Ismail Kadare, The Traitor’s Niche (1978)
Translated from the Albanian by John Hodgson (2017)
At the centre of the Ottoman Empire, carved into Constantinople’s Cannon Gate, the Traitor’s Niche lies ready to host the severed head of the latest individual to rebel against or displease the sultan. Abdualla is guardian of the niche; when not inspecting the head, he watches the people in the square, silently.
At the edge of empire, Hurshid Pasha has suppressed the latest rebellion of the province of Albania. He is presented with the head of Ali Tepelena, Albania’s ill-fated governor. The head is duly given to the sultan’s courier, Tundj Hata, who takes it back to Constantinople – but not without charging a few villagers for the privilege of seeing it along the way.
The Traitor’s Niche was my first Kadare novel, but I don’t intend it to be the last – in Hodgson’s translation, his brisk prose is delightful to read. What appears to be simply a yarn becomes more serious as Kadare reveals the lengths to which the empire will go to suppress opposition, as it seeks to extinguish languages, folk traditions, even memories. The novel then revolves around contests for human and cultural spaces: the head in the Traitor’s Niche commands the attention of those in the square it overlooks; if the empire extinguishes a culture in thought and practice, its former people wander lost in an empty human space that can easily be stepped into.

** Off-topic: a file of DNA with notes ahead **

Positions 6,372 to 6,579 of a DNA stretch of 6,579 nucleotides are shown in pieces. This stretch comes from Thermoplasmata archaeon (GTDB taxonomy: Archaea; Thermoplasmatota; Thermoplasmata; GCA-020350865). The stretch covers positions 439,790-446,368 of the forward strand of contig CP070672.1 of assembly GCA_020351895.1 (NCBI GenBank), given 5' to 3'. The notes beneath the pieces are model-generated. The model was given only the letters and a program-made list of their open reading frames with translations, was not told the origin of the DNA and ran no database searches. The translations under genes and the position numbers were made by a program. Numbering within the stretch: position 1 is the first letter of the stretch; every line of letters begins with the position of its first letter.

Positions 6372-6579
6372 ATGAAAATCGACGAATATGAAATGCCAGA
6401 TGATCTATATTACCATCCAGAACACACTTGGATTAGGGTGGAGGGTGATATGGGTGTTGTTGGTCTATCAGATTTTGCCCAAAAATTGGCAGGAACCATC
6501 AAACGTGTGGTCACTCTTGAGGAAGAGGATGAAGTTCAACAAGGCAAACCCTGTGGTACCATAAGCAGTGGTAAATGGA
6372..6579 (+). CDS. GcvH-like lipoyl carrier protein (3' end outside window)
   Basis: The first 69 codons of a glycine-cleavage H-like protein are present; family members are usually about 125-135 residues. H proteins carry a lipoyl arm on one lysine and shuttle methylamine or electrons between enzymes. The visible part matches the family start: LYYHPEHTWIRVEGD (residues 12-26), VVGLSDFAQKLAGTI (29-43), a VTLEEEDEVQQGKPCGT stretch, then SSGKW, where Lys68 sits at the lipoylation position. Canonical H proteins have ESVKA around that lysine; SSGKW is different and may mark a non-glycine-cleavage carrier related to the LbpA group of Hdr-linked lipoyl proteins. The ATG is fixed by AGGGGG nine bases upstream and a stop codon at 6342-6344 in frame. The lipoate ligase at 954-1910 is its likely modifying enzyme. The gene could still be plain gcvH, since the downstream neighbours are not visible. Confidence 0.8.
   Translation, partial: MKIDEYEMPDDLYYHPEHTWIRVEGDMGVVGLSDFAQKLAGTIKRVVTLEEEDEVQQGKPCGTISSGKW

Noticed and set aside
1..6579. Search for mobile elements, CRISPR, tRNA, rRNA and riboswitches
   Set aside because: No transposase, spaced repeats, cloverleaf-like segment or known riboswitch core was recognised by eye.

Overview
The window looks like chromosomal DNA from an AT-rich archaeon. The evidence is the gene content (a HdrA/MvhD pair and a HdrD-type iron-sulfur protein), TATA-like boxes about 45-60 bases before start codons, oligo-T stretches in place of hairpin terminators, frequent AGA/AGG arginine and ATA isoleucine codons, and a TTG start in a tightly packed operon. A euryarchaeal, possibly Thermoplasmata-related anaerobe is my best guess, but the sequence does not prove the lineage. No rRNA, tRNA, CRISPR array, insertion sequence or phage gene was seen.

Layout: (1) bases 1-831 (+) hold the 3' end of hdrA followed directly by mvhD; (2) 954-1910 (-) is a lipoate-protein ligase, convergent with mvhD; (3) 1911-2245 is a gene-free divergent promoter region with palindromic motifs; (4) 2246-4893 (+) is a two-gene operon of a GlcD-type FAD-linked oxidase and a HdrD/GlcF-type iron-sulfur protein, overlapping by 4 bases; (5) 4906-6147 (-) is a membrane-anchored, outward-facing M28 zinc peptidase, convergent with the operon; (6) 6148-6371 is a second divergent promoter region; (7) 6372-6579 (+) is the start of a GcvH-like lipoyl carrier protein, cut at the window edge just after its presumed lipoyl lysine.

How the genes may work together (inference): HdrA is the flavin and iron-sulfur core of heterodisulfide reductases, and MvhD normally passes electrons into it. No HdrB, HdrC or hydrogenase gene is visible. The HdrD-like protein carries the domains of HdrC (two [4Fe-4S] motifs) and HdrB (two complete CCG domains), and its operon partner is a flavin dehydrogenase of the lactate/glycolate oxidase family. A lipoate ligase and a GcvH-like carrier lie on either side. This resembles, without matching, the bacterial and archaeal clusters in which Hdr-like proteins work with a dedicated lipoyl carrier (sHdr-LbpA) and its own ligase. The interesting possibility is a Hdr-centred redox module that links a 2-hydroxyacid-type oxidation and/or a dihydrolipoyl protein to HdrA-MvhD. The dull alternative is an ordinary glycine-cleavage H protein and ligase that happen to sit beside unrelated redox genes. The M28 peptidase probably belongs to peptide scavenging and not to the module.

The original Albanian version of The Traitor’s Niche was published in 1978; there may well be some parallels between the political situation at that time and the world of the book, parallels I’m missing because I don’t have that context. Nevertheless, I found much to enjoy and think about in Kadare’s novel as I found it.
Should this book reach the MBIP shortlist?
Lacking any deeper background knowledge, I have to consider The Traitor’s Niche primarily as an enjoyable novel to read – which, when it’s done this well, goes quite a long way. Even so: compared to the experience I’ve had reading some of the other longlisted books, is that enough for the shortlist? Well, maybe. It would be a close call. But maybe.